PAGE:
Why I'm not LEED accredited / by Josh Brincko

To illustrate my point of why I'm not LEED accredited, read this sample question from the LEED exam.

When applying for innovation credits, a project team:

A. Cannot submit any previously awarded innovation credit.
B. May receive credit for performance that doubles a credit requirement threshold.*
C. May submit a product or strategy that is being used in an existing LEED credit.
D. May receive a credit for each LEED Accredited Professional that is on the project team.

As you can see from reading the question and possible answers (B is correct by the way), this content has NOTHING at all to do with sustainable design. The exam is doing nothing to test your knowledge of sustainable design and construction strategies. Instead, it is testing whether or not you have memorized how to implement the rating system to get a project approved by LEED. I have always had a problem with this. On a few occasions, I have sat down with the intention of studying for the LEED exam, but I have always quickly stopped when I affirmed that I was wasting my time memorizing the process and rules to fill out formwork for earning the system's credits. Anyone who knows me would certainly attest that I'm not a quitter, I am very determined, I never procrastinate, and I achieve 100% of what I set out to do. I have always been very interested in sustainable design, and I highly value its importance. For me, however, I have never valued a rating system to prove that my projects are sustainable. I just do it naturally, and I don't need a trophy, medal, or certificate to prove that I'm doing the right things for my projects. Each time I've considered studying for LEED, I did it for the sole interest in thinking I would learn some new sustainable design strategies while reading the study guides. This has never been the case. I've always been turned off by the lack of useful design information and the focus on the administrative procedure of participating in the program.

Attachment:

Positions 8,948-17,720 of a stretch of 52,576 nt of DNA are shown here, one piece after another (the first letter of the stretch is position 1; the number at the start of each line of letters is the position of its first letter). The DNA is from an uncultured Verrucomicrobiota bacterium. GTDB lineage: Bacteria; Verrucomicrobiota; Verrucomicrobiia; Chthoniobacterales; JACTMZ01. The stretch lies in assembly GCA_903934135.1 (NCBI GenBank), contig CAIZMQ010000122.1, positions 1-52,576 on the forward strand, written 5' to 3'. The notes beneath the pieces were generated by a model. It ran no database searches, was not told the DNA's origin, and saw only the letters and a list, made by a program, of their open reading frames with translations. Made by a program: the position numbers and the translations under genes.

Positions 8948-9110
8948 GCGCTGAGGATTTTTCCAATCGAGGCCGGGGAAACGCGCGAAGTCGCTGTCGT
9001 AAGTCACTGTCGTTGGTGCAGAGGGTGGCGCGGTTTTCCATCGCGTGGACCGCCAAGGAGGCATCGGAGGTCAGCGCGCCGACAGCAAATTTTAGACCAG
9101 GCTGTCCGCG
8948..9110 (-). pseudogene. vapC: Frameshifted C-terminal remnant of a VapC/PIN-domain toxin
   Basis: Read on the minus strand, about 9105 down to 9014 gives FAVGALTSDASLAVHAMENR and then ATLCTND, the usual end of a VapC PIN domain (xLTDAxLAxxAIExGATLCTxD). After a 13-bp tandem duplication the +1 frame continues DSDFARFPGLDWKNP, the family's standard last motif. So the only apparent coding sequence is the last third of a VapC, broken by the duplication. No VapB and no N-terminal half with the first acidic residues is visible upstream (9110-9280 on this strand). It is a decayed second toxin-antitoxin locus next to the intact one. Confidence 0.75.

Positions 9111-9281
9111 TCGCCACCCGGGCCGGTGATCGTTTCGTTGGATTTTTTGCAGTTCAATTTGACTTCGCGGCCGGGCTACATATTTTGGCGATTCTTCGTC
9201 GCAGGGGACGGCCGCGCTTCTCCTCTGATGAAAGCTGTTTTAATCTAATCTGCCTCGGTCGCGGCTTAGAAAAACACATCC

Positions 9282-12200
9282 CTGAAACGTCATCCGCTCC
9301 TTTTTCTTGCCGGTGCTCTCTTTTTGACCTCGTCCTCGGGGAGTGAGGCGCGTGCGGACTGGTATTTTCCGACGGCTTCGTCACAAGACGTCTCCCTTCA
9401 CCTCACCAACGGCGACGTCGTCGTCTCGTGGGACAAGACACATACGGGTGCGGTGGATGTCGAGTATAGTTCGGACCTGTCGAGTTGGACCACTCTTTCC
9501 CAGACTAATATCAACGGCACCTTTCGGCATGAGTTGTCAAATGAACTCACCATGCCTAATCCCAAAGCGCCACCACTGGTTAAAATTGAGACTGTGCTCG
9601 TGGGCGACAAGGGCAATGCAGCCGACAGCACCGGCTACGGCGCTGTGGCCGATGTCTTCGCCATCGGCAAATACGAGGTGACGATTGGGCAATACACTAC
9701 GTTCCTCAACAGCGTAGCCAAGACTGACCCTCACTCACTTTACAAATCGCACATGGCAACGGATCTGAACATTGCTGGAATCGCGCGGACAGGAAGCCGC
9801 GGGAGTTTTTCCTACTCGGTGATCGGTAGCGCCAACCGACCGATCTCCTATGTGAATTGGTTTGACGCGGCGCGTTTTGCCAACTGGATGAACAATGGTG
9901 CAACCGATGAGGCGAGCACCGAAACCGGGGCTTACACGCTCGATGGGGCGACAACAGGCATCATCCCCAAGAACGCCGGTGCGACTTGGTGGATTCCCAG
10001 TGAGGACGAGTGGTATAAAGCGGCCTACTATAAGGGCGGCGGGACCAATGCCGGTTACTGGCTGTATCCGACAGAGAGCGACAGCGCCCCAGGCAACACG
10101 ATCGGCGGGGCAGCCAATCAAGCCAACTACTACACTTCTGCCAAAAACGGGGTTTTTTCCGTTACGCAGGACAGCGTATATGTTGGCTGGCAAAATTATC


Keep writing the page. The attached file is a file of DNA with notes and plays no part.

Please don't misinterpret this. LEED is a great thing. It encourages people to design sustainably, and we need as much encouragement as we can to make the greatest difference in the sustainable design of our built environment. I am just more interested in learning sustainable strategies and putting them into practice. 

The construction of buildings and the operation of buildings have THE most impact on our environment. More than anything else combined. As a designer of the built environment, I am very cognizant and careful about the things I specify: whether it's a product, a practice, or a design solution that will surely shape the way people live and interact. As an architect, I have the highest responsibility for deciding how something will be built and how people will use a building for the rest of its life. Because of this, I have the greatest responsibility in ensuring our environment (built and unbuilt) will thrive for generations. LEED does not give me this responsibility. I do.